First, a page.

Image of model

Source of model: Systems leadership: exceptional leadership for exceptional times, The Virtual Staff College (2013)

Further information

Over the past three years, there has been a national systems leadership programme including a research programme into what makes for good systems leadership; the development of joint leadership development programmes open to people across sectors, and place-based support to some 40 integration and population health projects across the country. The most recent evaluation of these ‘local vision’ projects describes the benefits in most places of developing a systems leadership approach to ‘wicked’ issues, including bringing together stakeholders, engaging professionals and improving services and outcomes for people.

Establishing good relationships is fundamental to joint working and should not be underestimated; listening to others, trust, openess – all need to be nurtured.

Cheshire Local Vision project: developing multi-agency response to social isolation

Shared values

Systems leadership goes beyond partnership or collaboration, because it is not just about retaining the power and authority of an individual leader while working with others. Because of the complexity of the issues involved, systems leadership recognises that leadership is not vested solely in people because of their job titles or authority, and works on the basis that leadership and influence are distributed. It therefore involves being willing to cede leadership to others if they are in the best position to provide it, and coming together not on the basis of a single pre-identified solution, but on the basis of a wider shared ambition or purpose – for example, for a group of people who use services. Systems leadership welcomes partial, clumsy or emergent solutions, and supports experimentation, working with uncertainty and adapting as you go along.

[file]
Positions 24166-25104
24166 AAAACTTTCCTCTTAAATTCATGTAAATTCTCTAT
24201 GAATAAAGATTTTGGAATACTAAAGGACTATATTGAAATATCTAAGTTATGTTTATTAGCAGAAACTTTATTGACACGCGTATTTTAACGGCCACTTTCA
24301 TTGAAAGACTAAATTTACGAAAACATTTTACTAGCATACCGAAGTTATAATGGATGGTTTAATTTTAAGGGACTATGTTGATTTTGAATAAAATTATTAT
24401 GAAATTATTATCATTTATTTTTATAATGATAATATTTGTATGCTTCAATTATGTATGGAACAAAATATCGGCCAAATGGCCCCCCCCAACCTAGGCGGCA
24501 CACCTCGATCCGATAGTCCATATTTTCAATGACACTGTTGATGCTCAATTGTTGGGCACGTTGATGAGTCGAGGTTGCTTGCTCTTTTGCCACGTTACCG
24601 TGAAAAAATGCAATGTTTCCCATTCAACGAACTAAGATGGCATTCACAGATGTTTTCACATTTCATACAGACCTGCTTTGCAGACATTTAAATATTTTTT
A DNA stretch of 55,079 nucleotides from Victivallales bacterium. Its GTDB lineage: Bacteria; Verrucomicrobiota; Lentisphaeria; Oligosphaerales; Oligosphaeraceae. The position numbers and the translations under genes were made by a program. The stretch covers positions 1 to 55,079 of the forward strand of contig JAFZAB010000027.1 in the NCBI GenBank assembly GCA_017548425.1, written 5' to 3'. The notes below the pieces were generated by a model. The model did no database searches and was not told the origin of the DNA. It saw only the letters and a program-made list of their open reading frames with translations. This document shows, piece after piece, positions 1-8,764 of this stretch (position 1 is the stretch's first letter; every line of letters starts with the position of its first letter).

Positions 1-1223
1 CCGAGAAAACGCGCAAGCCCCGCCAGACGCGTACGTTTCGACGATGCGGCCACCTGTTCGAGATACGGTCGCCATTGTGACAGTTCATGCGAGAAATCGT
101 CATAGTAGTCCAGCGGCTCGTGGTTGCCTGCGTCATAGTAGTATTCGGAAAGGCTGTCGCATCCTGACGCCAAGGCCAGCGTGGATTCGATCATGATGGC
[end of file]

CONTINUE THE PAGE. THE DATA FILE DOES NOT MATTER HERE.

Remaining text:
Systems leadership behaviours therefore include:

At the heart of systems leadership in practice are shared values and intentions to improve outcomes for people who use services. This core is surrounded by complex, if interrelated, dimensions. Although they overlap, these dimensions can be categorised as:

  1. Personal core values (ways of feeling).
  2. Observations, ‘hearing’ and perceptions (ways of perceiving).
  3. Cognition, analysis, synthesis (ways of thinking).
  4. Participatory style (ways of relating).
  5. Behaviours and actions (ways of doing).
  6. Personal qualities (an overarching way of being that forms the essence of both professional and personal style and approach).

Systems leadership is best seen as a mindset, or a way of thinking about and approaching the leadership role, rather than a set of technical skills or competencies.

The National Voices website has a helpful summary of Systems leadership for beginners: what it is, how it works, and why it helps.

Checklist: five factors that facilitate effective system leadership

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Source of checklist: Leading across the health and care system - lessons from experience, The King’s Fund (2017)

How to lead and manage better care integration guide